VISEGRAD BLOG: The COVID-19 pandemic may actually strengthen Central and Eastern Europe's position in Europe

VISEGRAD BLOG: The COVID-19 pandemic may actually strengthen Central and Eastern Europe's position in Europe
The COVID-19 pandemic may actually strengthen Central and Eastern Europe's position in the EU if their leaders are not tempted to use the increased economic clout from a quick recovery to move further away
By Marek Belka and Piroska Nagy-Mohácsi of the LSE June 16, 2020

The coronavirus (COVID-19) pandemic may actually strengthen Central and Eastern Europe in relative economic terms to the rest of Europe, argue Marek Belka and Piroska Nagy-Mohacsi (LSE), with Poland being one of the big winners. However, the nationalistic leaders that run several of these countries may use their extra clout to distance themselves further from Europe rather than move closer.

One of the surprising results emerging from the coronacrisis is that the countries of Central Europe have on the whole coped with the pandemic and its economic shock better than most of the more developed markets in Western Europe, the academics claim, and that will accelerate the closing of the gap between old and new Europe.

And this is not just a one-off. In the previous crises the countries of Central Europe have also outperformed. During the 2008 global meltdown Poland won the distinction of being the only country on the Continent that did not go into recession, and earned itself the “glorious title of green island,” says Belka, who was governor of the Polish central bank 2010 and 2016.

“The immigration crisis of 2015-16 shook Mediterranean Europe politically and economically, but the spill over into the CEE region was only political – deplorable as it was – and not economic. To the contrary, notwithstanding the anti-immigration rhetoric of the Polish far-right government, in fact it has allowed for a massive inflow of seasonal (and not that seasonal) workers from Ukraine and other emerging economies in the face of emerging labour shortages in Poland,” the authors said in a blog hosted by the London School of Economics (LSE). “Hungary too has welcomed guest workers while maintaining anti-migrant rhetoric. But migration-related social tensions in Poland are almost non-existent, while the economic advantage is enormous.”

The whole Central and Eastern Europe (CEE) region has just come to the end of a protracted five-year-long boom and enters the post-COVID-19 recovery phase well stocked with resources and having put many major reforms into place. Poland, Hungary and several other CEE countries were all growing by over 4% in 2019 and that momentum will help carry them through the more difficult conditions prevailing now.

In addition to reacting quickly to the appearance of the virus in their countries, the governments have enacted large stimulus programmes. The Polish government has allocated over 15% of GDP to revive its economy and other countries have smaller, but still sizable, programmes.

However, the region has suffered from a blight of nationalism that threatens to squander the economic progress the CEE countries have made.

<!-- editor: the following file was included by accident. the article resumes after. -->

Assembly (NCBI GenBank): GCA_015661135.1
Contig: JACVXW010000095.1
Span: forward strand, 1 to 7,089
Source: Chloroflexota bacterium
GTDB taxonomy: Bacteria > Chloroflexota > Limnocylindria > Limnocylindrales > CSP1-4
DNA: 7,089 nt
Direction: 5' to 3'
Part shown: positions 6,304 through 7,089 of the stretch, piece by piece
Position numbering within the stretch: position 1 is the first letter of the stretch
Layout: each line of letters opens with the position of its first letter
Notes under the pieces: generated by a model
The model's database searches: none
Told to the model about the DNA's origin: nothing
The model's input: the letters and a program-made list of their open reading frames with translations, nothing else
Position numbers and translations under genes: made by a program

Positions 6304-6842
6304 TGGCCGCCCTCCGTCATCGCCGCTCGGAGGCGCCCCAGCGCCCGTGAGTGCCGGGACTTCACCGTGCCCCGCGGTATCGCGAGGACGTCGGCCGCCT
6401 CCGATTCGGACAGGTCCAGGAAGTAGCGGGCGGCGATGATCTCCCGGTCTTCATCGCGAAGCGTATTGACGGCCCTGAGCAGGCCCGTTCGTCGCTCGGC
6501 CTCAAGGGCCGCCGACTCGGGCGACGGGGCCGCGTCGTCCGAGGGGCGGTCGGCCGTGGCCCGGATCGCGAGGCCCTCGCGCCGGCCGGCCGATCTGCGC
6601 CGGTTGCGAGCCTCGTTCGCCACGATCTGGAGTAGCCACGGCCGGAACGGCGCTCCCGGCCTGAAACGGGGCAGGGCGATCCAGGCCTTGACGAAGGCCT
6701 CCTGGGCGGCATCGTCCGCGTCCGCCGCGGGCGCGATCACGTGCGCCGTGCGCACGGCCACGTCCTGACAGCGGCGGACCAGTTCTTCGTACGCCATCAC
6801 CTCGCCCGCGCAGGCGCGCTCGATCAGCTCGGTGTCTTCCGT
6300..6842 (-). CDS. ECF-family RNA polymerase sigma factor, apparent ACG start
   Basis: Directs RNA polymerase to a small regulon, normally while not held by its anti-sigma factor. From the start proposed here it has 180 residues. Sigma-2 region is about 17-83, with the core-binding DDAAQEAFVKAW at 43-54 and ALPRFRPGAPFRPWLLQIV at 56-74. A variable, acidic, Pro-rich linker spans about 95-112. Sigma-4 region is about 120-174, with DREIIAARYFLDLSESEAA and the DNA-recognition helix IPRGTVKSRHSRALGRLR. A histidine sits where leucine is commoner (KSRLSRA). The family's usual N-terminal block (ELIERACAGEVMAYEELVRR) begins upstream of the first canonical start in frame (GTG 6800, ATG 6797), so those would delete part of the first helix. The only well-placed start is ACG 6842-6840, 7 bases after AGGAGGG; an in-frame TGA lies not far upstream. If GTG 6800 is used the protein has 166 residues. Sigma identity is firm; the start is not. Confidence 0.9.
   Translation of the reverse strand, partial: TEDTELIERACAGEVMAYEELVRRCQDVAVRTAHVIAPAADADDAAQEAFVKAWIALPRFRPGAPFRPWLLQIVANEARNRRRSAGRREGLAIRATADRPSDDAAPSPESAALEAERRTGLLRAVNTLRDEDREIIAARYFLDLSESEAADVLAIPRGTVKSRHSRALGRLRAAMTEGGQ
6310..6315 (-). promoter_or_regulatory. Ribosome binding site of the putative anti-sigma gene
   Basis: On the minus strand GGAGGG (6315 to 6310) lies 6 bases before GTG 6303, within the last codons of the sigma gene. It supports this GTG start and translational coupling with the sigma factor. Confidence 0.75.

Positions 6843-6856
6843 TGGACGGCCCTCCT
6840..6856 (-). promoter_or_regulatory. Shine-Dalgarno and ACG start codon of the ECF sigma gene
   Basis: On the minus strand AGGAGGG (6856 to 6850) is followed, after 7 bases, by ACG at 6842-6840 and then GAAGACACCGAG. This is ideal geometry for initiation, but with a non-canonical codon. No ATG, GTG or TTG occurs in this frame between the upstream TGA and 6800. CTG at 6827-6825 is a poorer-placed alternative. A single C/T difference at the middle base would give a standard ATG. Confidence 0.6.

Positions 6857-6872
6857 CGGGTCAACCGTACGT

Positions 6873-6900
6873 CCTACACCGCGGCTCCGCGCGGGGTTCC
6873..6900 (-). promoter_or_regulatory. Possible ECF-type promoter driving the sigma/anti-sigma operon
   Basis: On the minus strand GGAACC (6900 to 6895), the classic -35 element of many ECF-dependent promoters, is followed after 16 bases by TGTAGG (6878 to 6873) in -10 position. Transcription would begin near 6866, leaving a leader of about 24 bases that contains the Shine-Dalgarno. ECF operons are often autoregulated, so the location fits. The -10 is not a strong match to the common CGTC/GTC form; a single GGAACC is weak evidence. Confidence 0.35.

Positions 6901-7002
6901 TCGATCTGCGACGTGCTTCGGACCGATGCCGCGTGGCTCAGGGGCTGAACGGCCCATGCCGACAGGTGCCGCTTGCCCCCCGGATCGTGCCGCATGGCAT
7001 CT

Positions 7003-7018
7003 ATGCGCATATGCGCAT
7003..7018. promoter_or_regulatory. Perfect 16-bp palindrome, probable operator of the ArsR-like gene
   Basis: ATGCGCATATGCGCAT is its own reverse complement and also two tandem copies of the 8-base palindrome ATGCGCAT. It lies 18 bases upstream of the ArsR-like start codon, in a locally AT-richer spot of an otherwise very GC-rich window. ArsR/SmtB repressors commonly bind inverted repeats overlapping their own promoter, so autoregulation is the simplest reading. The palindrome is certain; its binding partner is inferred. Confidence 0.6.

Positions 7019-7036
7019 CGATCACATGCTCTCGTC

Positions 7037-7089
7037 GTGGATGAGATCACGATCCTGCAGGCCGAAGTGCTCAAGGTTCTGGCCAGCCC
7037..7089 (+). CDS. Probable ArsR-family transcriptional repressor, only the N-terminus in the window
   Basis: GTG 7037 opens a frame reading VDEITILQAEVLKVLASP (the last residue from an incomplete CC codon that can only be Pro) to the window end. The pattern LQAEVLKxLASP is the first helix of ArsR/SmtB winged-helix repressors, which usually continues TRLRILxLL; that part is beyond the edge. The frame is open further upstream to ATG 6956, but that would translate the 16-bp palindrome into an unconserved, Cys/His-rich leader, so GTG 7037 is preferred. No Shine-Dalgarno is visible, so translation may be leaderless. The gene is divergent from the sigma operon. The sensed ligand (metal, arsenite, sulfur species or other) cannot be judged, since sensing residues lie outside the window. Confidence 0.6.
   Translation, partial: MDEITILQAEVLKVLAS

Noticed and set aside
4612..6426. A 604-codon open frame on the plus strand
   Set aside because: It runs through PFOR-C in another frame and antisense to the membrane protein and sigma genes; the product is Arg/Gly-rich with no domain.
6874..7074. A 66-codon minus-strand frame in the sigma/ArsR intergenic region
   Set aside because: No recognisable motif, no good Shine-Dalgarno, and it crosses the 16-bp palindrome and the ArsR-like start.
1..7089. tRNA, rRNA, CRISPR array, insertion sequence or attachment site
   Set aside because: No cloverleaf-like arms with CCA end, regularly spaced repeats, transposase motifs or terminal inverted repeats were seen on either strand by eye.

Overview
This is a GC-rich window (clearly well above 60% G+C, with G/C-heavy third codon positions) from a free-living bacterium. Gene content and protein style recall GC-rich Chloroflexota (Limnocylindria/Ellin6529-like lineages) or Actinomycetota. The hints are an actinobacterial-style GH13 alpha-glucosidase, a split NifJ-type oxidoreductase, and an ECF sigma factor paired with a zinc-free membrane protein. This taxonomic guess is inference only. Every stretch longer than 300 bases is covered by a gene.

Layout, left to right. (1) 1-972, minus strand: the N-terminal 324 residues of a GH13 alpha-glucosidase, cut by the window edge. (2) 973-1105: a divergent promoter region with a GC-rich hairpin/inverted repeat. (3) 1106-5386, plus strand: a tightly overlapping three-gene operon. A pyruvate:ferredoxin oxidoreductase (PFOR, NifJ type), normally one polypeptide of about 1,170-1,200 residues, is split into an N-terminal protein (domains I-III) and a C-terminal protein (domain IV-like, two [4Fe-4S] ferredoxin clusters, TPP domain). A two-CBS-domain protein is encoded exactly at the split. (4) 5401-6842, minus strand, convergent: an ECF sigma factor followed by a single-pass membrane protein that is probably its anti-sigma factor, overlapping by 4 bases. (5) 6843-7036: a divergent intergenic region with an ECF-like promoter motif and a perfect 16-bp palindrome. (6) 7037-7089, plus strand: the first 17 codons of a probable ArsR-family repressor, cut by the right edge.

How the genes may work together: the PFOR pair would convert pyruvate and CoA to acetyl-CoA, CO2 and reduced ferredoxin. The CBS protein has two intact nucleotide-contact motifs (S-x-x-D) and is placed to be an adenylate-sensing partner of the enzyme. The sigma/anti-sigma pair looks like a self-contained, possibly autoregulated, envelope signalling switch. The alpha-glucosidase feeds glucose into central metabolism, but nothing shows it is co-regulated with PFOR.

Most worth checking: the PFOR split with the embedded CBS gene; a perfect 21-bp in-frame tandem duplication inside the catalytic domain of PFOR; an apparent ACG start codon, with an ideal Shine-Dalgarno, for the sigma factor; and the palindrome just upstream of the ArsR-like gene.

“Now the economies of the CEE are being reopened and normal life is gradually being restored. Politics do matter, however: in Poland, the fight against COVID-19 and its economic aftermath has been contaminated by the political scheming of the government, which had pushed for a presidential election amid the height of the pandemic. They expected to easily win it due to national mobilisation around the virus. In Hungary, the government introduced a state of emergency (a form of martial law) in March, which many observers consider a quasi-authoritarian power grab,” the authors say.

Nevertheless, the tendancy to nationalism may be mitigated by increasing prosperity. And the CEE countries are well placed to gain in the post-COVID period.

“Firstly, the CEE region, with its decent public debt situation, is able to afford a powerful fiscal stimulus which lessens the fear of long-term destabilisation. Secondly, the ECB’s strong monetary stimulus increases the monetary space the region’s central banks can use without immediate risks to inflation and exchange rate volatility,” argue Belka and Piroska Nagy-Mohácsi, a macroeconomist and the Programme Director of the LSE Institute of Global Affairs.

“Thirdly, close economic links to the EU’s [largest] economy, Germany, can help when the expected onshoring of production from China takes place. Indeed, the CEE region may actually take over some of the manufacturing from Asian production centres in the future. Lastly, the recently announced EU recovery funds, including the Next Generation EU, are set to allocate large money transfers to leading CEE countries such as Poland or Hungary, equivalent to around 10% of their GDP, even though they have been less affected by the pandemic so far,” the authors add.

Belka and Nagy-Mohácsi say the danger is that while most professional forecasts predict the recession in CEE will be shallower and shorter than in most other places, the leaders of these countries may use their increased autonomy to move further away from Europe rather than exercise their increased clout by moving closer to it.

“If this is so, it would be a tragic waste of an opportunity for Poland, and the CEE region in general, to turn to more nationalism and deliberately marginalise themselves in the European Union, instead of taking a more prominent role in leading it,” Belka and Nagy-Mohácsi conclude.

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